It’s hard not to know that virtual reality is the latest craze in training and simulation. The appeal of VR is obvious – instead of building huge domes or surrounding a student with screens, VR offers a solution that is much more portable, and even more immersive – all while leveraging low-cost consumer hardware to keep costs down, too.
Sundog Software’s been keeping up with the times, and we’ve spent a lot of time inside our Vive Pro headset making sure the SilverLining Sky, 3D Cloud, and Weather SDK and the Triton Ocean SDK both perform well in VR environments. Developing in VR presents its own unique challenges; here are some tips for getting the most out of our libraries with stereoscopic vision.
Make sure you’re using the latest build of SilverLining.
Many of SilverLining’s clouds are composed of 2D billboards, and 2D billboards are notoriously hard to handle in VR. You can’t let the billboards just point toward the two different cameras for each eye, or they won’t line up properly. Recent builds of SilverLining change the way in which billboards are handled to be VR-friendly – so if you haven’t updated lately, be sure to do so before supporting VR in your app. You’ll want at least version 5.038 for VR apps.
Be careful to pass in the correct viewports and camera matrices.
Both SilverLining and Triton offer methods for specifying the view and projection matrices and viewport. You’ll need to make sure the correct matrices and viewport are in place for your left and right eyes before you render the sky, clouds, or ocean. This often means re-architecting integrations that update these matrices in separate threads from where the drawing is done. If you’re retrieving shadow maps from SilverLining, you’ll also need to take care to maintain separate matrices for applying that shadow map for each eye.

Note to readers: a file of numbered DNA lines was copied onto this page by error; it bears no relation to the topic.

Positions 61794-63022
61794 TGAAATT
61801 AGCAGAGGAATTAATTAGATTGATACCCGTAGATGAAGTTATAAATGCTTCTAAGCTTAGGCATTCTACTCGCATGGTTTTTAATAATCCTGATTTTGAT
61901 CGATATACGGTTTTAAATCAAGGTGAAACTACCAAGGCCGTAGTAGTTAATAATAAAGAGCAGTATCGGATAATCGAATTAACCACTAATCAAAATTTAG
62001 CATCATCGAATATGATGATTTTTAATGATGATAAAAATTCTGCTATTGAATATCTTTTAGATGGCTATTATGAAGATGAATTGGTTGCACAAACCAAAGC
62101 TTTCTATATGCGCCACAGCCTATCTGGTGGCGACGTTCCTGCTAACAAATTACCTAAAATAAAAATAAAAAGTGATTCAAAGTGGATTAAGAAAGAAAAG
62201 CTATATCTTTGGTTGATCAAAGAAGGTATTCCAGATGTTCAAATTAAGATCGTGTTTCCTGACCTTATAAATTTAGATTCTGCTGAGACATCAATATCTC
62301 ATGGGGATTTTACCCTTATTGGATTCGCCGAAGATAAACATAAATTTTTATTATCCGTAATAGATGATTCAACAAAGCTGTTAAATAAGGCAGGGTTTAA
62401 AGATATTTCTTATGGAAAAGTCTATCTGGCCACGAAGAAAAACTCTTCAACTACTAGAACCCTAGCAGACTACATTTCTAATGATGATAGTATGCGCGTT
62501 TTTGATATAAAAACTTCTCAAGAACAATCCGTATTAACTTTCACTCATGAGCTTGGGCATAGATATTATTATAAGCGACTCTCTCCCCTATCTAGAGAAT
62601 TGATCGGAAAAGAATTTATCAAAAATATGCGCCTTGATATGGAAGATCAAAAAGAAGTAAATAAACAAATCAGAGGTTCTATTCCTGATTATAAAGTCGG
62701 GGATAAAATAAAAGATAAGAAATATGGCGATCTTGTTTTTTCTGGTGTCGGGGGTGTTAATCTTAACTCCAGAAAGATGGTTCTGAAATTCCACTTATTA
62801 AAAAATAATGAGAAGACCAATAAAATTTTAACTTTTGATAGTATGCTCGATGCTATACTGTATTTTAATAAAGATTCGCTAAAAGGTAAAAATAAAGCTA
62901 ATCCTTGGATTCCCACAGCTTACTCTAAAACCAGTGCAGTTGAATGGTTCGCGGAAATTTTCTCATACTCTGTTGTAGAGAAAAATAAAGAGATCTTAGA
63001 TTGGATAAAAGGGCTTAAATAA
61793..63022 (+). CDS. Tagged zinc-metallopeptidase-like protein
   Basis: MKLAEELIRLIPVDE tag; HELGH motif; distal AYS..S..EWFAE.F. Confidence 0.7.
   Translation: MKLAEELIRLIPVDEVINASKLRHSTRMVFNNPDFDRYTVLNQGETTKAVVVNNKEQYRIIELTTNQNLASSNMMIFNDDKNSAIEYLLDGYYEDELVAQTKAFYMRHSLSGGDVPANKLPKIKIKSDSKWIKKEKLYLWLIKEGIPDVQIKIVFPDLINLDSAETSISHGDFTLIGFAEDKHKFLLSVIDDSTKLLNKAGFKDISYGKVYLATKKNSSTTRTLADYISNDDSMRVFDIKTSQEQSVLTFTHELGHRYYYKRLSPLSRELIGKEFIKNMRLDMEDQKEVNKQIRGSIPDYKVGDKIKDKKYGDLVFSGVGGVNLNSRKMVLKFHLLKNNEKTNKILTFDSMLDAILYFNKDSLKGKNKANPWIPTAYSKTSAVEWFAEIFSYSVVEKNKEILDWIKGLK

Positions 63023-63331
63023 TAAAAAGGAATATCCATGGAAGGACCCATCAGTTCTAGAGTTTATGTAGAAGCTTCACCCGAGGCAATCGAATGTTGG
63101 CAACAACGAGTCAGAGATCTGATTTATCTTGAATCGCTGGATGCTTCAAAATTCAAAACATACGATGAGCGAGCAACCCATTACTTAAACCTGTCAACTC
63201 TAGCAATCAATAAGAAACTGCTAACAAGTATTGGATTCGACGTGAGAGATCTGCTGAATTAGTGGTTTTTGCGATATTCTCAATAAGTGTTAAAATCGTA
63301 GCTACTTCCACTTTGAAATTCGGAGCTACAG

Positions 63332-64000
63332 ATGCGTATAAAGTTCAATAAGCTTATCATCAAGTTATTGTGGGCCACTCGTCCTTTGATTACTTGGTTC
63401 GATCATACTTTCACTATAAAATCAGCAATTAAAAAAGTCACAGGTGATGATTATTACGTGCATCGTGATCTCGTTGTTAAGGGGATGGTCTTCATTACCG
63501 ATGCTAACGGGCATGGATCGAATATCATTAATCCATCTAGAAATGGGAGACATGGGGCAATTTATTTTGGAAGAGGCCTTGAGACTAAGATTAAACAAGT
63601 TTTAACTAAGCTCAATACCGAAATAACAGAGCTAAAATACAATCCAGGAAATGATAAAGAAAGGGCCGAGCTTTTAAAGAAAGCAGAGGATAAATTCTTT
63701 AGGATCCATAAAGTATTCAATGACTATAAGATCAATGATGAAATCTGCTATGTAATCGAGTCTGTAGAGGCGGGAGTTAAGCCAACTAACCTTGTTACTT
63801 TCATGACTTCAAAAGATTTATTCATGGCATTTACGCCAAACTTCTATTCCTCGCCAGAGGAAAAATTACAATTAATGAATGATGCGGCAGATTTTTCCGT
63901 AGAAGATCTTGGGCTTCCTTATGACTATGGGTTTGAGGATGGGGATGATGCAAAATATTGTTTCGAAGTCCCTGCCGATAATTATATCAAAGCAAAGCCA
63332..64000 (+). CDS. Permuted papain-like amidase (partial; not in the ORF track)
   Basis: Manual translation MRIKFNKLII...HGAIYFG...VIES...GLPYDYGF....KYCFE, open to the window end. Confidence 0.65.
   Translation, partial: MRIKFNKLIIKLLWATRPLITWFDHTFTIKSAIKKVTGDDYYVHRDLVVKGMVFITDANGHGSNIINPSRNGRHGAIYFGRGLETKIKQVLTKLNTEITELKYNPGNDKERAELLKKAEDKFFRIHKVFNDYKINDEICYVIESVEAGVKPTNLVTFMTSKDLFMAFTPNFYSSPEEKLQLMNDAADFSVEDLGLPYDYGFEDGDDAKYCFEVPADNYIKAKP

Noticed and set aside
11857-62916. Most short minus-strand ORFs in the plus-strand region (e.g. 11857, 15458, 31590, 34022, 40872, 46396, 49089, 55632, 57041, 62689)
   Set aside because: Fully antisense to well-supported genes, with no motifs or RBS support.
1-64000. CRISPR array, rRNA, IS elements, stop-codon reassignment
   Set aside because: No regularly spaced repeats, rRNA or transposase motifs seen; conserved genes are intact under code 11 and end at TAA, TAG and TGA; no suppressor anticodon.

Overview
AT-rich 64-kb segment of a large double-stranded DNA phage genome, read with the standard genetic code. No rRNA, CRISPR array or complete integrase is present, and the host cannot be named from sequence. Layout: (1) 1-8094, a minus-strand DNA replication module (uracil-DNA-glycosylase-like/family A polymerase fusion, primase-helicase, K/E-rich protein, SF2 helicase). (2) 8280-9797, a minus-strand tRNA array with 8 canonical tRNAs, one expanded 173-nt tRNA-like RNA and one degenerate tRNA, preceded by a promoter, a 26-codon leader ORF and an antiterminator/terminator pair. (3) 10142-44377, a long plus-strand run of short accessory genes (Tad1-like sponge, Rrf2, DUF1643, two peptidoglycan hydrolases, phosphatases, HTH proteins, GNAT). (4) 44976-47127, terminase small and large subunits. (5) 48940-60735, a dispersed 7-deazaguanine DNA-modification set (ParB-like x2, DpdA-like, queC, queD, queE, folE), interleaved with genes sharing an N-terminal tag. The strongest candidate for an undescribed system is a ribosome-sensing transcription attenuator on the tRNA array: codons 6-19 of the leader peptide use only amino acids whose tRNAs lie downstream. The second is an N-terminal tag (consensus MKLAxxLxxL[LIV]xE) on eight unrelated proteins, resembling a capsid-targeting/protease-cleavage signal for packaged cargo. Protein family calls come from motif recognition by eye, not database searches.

Take advantage of Triton’s thread-safe rendering.
Remember newer versions of Triton now include the ability to draw multiple views simultaneously. If you render your left and right eye views concurrently, Triton can integrate into your renderer using our new concurrent API’s.
Consider single-pass stereo rendering with user shaders
OpenGL users might want to look at the new GL_NV_stereo_view_rendering extension. Both Triton and SilverLining offer mechanisms for extending our shaders, and you could use these hooks to integrate this extension into our clouds and water. We know of at least a couple of customers doing this.
Start without spray in Triton
As we said, 2D particles can be problematic in VR. You can use the Triton::Ocean::EnableSpray() function to disable spray effects while VR is in use, if necessary. If your app is VR-only, the Triton.config settings “fft-enable-spray” can be set to “no” to also gain quite a bit of performance back – and you need all the performance you can get with VR!
Squeeze out all the performance you can
High framerates are critical to immersive VR. Be sure to review our tips for optimizing SilverLining’s performance, and use Triton’s Ocean::SetQuality method to make the right tradeoffs between speed and visual quality.